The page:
Christ lag in Todesbanden: Tracing Early Lutheran Congregational Song
Dr. Lorraine Brugh
Arts and Sciences
Music/ Church Music
While popular perception holds that Martin Luther radically reformed church music, this research shows that Luther was relatively conservative in his reforms. Instead, his impact was to begin a tradition of congregational song and vernacular hymnody, along with a decentralization of worship decisions, which continued to be developed in the following centuries. This paper describes how Martin Luther drew on existing church music resources to create congregational music by focusing on Luther’s hymn 'Christ lag in Todesbanden' (Christ Jesus Lay in Death’s Strong Bands), and its use in the 1520s and beyond. The progression of this hymn can be traced during Luther’s lifetime from a chant-like treatment, which Luther inherited, to his metrical adaptation, which is easier for congregational singing. This new version was first published in Luther and Johann Walther’s 1524 hymnal Geystliche Gesangk Buchleyn. Examining a facsimile of the original German part books from 1525 exposes intentional melodic differences in 'Christ lag in Todesbanden,' indicating that Luther did not want to decree details of worship, as the image of radical reformer would suggest, instead leaving such decisions to local leaders. The paper concludes with a look at a hymnal from 1586, which was the first to place the melody in the highest voice to make it easier for congregations to sing together with the leadership of a choir singing in parts. This is just one example of how Luther’s principles continued to shape Protestant church music beyond Luther’s lifetime.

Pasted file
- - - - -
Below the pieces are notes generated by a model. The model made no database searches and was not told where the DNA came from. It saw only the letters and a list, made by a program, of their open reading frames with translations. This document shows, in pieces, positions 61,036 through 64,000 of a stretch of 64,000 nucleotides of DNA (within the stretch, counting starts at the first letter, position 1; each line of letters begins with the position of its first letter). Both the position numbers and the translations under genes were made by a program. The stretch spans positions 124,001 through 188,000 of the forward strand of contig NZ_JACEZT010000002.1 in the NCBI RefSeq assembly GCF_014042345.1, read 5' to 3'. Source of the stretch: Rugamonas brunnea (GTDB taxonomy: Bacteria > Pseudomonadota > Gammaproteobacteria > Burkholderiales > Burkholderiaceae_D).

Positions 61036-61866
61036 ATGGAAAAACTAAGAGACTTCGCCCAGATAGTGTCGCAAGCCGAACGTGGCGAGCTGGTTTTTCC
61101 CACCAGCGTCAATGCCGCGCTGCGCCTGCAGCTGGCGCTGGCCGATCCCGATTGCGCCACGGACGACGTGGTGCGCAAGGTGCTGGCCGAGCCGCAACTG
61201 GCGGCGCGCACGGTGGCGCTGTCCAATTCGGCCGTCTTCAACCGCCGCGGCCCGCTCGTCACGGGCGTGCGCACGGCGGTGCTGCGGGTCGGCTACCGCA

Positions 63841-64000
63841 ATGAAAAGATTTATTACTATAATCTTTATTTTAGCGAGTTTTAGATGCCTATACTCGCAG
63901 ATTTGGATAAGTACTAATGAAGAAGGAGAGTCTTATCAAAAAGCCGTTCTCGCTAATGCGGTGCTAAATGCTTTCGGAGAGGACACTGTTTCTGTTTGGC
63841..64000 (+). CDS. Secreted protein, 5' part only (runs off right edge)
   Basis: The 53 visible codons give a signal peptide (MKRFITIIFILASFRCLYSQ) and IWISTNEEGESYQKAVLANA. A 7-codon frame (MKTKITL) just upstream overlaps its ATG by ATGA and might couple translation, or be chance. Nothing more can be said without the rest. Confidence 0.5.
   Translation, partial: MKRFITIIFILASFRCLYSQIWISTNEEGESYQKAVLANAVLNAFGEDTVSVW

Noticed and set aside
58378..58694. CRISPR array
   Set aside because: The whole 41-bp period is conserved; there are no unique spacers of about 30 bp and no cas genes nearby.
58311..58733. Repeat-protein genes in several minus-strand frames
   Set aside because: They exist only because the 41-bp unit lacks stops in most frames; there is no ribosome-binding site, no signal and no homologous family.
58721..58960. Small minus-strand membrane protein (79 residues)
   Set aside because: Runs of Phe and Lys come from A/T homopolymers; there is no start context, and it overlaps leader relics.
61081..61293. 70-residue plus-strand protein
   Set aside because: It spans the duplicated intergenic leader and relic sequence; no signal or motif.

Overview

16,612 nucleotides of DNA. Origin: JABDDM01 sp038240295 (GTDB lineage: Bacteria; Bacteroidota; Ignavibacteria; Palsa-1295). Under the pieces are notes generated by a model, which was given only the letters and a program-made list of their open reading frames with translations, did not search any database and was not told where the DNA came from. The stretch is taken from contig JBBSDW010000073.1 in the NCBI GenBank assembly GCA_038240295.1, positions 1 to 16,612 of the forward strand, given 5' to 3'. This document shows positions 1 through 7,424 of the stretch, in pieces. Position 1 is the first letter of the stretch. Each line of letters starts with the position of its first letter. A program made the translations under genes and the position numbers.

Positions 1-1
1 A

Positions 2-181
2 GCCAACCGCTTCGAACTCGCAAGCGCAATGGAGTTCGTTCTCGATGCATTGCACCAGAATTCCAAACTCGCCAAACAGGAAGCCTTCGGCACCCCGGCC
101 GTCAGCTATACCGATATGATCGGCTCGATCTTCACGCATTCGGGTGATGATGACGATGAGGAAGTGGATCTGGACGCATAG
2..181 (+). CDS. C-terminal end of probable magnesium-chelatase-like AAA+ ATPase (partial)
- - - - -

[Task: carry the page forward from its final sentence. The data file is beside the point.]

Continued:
Koby, Hannah S., "Christ lag in Todesbanden: Tracing Early Lutheran Congregational Song" (2017). Symposium on Undergraduate Research and Creative Expression (SOURCE). 629.